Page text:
I've been struggling with how to implement scripting in my game engine. I only have a few requirements: It should be intuitive, I don't want to write a custom language, parser and interpreter, and I don't want to use threading. (I'm certain there's a simpler solution; I don't need the hassle of multiple game logic threads.) Here's an example script, in Python (aka pseudocode):
def dramatic_scene(actors): alice = actors["alice"] bob = actors["bob"] alice.walk_to(bob) if bob.can_see(alice): bob.say("Hello again!") else: alice.say("Excuse me, Bob?")
That epic piece of storytelling poses implementation problems. I can't just evaluate the whole method at once, because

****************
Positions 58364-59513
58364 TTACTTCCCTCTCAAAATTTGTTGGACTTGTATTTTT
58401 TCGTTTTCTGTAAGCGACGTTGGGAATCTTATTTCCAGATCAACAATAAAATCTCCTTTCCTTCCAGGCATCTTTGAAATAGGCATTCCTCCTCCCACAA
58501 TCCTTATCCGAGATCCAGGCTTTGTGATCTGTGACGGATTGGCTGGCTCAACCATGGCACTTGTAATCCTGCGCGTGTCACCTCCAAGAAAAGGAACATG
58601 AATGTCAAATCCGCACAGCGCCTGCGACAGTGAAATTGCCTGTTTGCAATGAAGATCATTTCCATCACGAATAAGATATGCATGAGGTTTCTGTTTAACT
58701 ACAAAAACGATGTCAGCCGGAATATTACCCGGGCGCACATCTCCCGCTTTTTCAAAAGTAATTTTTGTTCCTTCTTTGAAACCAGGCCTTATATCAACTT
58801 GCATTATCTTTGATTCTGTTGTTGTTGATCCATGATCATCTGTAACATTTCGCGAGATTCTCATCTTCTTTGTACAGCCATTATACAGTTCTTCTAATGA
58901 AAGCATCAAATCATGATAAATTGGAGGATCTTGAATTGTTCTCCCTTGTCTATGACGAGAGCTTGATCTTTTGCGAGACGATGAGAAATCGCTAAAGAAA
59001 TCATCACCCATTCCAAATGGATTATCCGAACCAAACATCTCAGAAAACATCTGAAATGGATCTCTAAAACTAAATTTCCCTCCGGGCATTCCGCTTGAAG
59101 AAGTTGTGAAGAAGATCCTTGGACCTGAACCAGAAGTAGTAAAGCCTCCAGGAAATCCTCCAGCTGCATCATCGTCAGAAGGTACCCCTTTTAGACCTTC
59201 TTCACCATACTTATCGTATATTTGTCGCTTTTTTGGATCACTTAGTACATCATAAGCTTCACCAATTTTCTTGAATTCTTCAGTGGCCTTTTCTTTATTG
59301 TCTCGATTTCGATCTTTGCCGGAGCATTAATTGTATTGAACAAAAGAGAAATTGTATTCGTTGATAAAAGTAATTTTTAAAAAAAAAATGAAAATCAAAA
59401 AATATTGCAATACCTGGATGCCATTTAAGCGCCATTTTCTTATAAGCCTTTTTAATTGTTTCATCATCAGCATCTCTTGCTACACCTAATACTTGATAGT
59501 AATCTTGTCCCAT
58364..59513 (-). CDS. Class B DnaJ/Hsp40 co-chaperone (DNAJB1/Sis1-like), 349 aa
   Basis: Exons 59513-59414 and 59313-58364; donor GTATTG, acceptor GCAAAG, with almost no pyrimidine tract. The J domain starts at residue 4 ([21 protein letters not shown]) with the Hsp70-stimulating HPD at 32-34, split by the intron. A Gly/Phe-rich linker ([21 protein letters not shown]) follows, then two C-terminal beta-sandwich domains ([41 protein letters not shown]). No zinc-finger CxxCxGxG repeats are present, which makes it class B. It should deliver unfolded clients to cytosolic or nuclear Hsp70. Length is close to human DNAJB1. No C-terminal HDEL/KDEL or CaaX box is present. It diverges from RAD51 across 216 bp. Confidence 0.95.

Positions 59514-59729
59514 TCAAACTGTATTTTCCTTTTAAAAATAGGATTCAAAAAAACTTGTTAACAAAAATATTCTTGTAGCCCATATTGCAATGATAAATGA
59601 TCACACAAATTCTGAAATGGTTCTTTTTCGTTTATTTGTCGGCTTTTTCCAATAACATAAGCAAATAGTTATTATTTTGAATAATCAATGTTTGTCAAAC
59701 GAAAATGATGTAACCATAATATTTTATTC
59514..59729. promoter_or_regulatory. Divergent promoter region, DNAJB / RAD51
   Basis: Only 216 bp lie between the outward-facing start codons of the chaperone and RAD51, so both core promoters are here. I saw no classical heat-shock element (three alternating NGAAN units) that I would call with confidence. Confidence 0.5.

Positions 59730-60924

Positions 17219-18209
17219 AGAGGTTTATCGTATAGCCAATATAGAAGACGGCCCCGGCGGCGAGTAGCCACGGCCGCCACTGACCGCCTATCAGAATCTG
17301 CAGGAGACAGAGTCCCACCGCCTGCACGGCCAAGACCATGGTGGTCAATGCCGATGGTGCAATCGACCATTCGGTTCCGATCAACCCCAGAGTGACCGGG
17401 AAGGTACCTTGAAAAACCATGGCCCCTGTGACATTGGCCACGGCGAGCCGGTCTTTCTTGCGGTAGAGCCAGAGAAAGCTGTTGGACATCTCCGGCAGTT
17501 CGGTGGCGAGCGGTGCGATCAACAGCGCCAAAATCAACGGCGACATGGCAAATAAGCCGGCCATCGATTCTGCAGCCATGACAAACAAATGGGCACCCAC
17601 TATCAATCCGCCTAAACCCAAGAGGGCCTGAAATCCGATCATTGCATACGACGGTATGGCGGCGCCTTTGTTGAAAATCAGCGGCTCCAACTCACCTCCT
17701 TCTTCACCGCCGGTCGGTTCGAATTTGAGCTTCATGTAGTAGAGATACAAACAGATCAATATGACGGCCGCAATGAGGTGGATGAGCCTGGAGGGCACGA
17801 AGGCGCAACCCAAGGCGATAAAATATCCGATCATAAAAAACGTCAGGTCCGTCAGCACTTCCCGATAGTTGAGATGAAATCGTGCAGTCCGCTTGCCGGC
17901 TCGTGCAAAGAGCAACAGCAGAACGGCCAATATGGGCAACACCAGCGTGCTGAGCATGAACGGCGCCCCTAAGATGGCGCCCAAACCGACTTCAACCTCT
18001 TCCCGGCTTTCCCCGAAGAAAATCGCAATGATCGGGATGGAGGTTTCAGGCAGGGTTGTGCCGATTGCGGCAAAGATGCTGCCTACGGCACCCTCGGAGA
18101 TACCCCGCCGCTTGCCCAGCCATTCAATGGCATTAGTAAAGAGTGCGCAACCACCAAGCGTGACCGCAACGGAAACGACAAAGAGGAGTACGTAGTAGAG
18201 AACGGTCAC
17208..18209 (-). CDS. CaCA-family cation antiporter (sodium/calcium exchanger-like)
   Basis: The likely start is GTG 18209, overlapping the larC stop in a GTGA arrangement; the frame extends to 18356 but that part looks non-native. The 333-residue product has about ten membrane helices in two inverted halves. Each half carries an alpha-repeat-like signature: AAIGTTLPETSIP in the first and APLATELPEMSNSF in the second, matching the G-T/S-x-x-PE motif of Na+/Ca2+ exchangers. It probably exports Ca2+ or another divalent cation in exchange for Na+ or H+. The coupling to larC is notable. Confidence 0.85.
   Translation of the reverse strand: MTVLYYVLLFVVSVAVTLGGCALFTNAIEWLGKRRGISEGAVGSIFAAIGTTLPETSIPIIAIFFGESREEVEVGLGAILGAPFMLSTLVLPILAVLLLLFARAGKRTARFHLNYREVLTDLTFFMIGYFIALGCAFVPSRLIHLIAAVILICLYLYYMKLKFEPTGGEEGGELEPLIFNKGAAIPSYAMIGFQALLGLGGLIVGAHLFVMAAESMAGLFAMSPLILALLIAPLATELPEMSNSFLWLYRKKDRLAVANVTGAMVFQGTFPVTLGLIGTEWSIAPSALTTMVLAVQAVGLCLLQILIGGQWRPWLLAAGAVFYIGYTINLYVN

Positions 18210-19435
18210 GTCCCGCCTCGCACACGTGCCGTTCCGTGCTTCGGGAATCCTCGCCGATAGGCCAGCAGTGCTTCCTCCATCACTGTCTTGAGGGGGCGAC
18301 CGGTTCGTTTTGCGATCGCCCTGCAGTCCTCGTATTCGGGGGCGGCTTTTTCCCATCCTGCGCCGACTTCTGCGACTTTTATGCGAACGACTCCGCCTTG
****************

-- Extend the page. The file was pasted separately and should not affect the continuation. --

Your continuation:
walk_to takes game time. If it returns right away, Alice would start walking up to Bob, and (in the same frame) say hello (or be greeted). But if
walk_to is a blocking call that returns when she reaches Bob, then my game gets stuck, because it's blocking the same thread of execution that would make Alice walk.
I considered making each function enqueue an action --
alice.walk_to(bob) would push an object onto a queue, which would get popped off after Alice reached Bob, wherever he was. That's more subtly broken: the
if branch is evaluated immediately, so Bob might greet Alice even if his back is turned to her.
How do other engines/people handle scripting without making threads? I'm starting to look in non-game-dev areas, like jQuery animation chains, for ideas. It seems like there should be some good patterns for this sort of problem.